This Tuesday, President Trump said that it is “a very scary time for young men” amidst the allegations of sexual assault and misconduct against his supreme court nominee, Brett Kavanaugh.
“It’s a very scary time for young men in America when you can be guilty of something that you may not be guilty of. You can be somebody that was perfect your entire life and somebody could accuse you of something…and you’re guilty”
Trump’s comments are reminiscent of remarks made by his son Donald Trump Jr. in an interview with the Daily Mail on Sunday. When inquired as to which of his kids he is worried about following the Kavanaugh accusations, he said that he worries more for his sons.
“I’ve got boys, and I’ve got girls. And when I see what’s going on right now. It’s scary. “
The GOP and its allies have keen to present the allegations against Brett Kavanaugh as not only false, but as an example of #MeToo gone awry. Trump claims that there is now a situation in America where you’re “guilty until proven innocent”.
Many experts believe Trump’s GOP is attempting to reignite the fire in America’s white working-class male population, those who won him the election in the first place. Polls show his Republican base tends to learn in favour of skepticism with regards to Christine’s Blasey Ford’s testimony #MeToo movement more broadly, and perhaps Trump and the GOP are attempting to string up support among his base in the wake of another midterm election.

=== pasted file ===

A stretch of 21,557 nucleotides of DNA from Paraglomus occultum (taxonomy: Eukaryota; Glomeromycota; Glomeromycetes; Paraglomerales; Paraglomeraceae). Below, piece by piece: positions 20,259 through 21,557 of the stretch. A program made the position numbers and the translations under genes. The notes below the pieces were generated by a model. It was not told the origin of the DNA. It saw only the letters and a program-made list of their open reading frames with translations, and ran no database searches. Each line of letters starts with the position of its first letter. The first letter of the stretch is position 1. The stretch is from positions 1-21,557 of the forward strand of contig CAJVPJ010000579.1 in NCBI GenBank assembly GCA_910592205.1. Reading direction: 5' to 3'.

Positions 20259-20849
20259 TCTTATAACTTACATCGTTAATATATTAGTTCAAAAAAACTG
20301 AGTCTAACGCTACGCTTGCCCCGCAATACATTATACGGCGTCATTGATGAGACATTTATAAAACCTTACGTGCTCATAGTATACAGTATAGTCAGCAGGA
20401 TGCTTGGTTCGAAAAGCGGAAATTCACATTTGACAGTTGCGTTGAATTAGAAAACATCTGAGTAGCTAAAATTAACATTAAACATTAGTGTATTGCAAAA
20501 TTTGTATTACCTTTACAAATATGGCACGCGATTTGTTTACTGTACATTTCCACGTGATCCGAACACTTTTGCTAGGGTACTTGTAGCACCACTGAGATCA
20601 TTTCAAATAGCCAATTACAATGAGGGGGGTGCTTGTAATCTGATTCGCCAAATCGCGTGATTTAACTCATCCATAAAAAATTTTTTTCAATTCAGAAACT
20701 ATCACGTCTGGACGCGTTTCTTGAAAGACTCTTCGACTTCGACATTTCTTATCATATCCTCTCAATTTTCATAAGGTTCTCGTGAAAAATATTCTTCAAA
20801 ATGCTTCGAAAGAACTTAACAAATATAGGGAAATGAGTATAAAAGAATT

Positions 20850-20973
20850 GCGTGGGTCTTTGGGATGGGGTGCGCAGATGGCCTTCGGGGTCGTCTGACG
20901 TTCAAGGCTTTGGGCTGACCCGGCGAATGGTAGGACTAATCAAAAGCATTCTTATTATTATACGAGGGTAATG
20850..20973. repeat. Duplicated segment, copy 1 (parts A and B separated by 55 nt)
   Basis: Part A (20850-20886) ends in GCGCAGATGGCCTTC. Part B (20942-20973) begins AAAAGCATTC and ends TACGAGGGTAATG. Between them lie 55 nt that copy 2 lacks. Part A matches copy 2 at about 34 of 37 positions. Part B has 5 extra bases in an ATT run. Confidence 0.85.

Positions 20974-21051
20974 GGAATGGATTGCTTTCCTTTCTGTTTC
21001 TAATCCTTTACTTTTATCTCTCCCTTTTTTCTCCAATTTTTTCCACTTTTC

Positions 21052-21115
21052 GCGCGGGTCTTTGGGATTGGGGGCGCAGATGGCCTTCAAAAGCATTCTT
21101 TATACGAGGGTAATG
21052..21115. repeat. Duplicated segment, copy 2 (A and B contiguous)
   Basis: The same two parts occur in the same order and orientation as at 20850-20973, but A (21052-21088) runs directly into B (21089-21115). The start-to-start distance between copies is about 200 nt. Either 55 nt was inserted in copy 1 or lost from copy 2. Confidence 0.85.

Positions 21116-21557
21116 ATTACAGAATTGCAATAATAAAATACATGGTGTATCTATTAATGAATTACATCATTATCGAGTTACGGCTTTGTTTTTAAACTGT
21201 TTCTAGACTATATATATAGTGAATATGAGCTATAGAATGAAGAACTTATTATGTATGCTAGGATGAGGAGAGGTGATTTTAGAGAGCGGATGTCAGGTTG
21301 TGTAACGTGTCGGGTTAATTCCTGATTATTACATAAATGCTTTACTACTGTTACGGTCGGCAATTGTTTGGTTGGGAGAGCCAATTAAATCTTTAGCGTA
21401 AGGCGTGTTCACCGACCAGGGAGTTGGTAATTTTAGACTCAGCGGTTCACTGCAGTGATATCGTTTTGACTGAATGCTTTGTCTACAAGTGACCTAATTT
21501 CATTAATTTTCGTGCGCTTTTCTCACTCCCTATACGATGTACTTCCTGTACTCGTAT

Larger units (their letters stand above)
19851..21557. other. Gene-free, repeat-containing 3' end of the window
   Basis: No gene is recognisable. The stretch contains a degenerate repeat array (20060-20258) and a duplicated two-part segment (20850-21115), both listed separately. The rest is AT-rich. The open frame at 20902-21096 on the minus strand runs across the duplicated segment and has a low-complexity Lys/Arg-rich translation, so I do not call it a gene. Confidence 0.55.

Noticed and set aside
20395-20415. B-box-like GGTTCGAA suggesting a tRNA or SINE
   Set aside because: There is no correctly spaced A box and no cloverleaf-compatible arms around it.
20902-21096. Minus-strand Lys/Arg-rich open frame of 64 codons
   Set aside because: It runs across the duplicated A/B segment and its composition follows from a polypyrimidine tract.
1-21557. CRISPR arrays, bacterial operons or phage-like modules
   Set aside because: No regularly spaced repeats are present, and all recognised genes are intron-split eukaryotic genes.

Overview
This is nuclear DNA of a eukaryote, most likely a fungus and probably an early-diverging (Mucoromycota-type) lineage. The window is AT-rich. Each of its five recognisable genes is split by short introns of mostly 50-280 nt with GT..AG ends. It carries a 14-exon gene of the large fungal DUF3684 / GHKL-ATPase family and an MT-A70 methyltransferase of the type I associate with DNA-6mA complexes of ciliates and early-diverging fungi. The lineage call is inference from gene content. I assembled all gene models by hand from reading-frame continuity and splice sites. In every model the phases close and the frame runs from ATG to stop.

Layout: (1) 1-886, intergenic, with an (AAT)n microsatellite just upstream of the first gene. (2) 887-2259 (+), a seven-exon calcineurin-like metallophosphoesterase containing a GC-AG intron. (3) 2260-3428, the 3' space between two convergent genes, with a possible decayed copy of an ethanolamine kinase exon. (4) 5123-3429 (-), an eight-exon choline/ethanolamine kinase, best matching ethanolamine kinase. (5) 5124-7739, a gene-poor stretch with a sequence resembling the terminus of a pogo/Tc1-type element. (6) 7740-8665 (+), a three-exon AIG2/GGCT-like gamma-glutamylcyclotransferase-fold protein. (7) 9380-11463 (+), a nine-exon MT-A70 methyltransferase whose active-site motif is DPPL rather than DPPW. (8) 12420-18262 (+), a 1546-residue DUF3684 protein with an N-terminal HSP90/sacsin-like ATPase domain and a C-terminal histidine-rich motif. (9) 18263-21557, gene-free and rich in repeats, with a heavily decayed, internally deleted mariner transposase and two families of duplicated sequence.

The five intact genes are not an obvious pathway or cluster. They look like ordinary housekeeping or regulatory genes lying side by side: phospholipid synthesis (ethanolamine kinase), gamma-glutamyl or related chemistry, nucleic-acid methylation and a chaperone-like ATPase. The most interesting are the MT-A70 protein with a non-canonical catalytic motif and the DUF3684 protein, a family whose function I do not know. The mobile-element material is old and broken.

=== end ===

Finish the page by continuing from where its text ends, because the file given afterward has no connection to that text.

According to Julian Zelizer of Princeton University, this is part and parcel of one of Trump’s fundamental arguments that men “are somehow victims or they’re losing out to other people or they’re unfairly persecuted in an age of political correctness”.
However, experts say that this issue may leave him struggling with suburban white voters, who may have voted Republican otherwise.
According to a poll released on Monday by Quinnipiac University, there is a significant gender gap when it comes to public opinion on the Kavanaugh nomination. 55% of women do not believe he should be confirmed as opposed to 40% of men. However, 52% of men believe Kavanaugh to have been wrongly harmed while just 43% of women hold the same view.
According to Jim Malloy, assistant director at Quinnipiac University, the disparity is almost unprecedented.
“You usually don’t see this kind of divide between men and women on seminal, important issues.”
Regardless, Trump has been keen to take this stance and defend the accused in the wake of recent #MeToo scandals. When asked whether he had a message for America’s young women, Trump simply responded:
“Women are doing great.”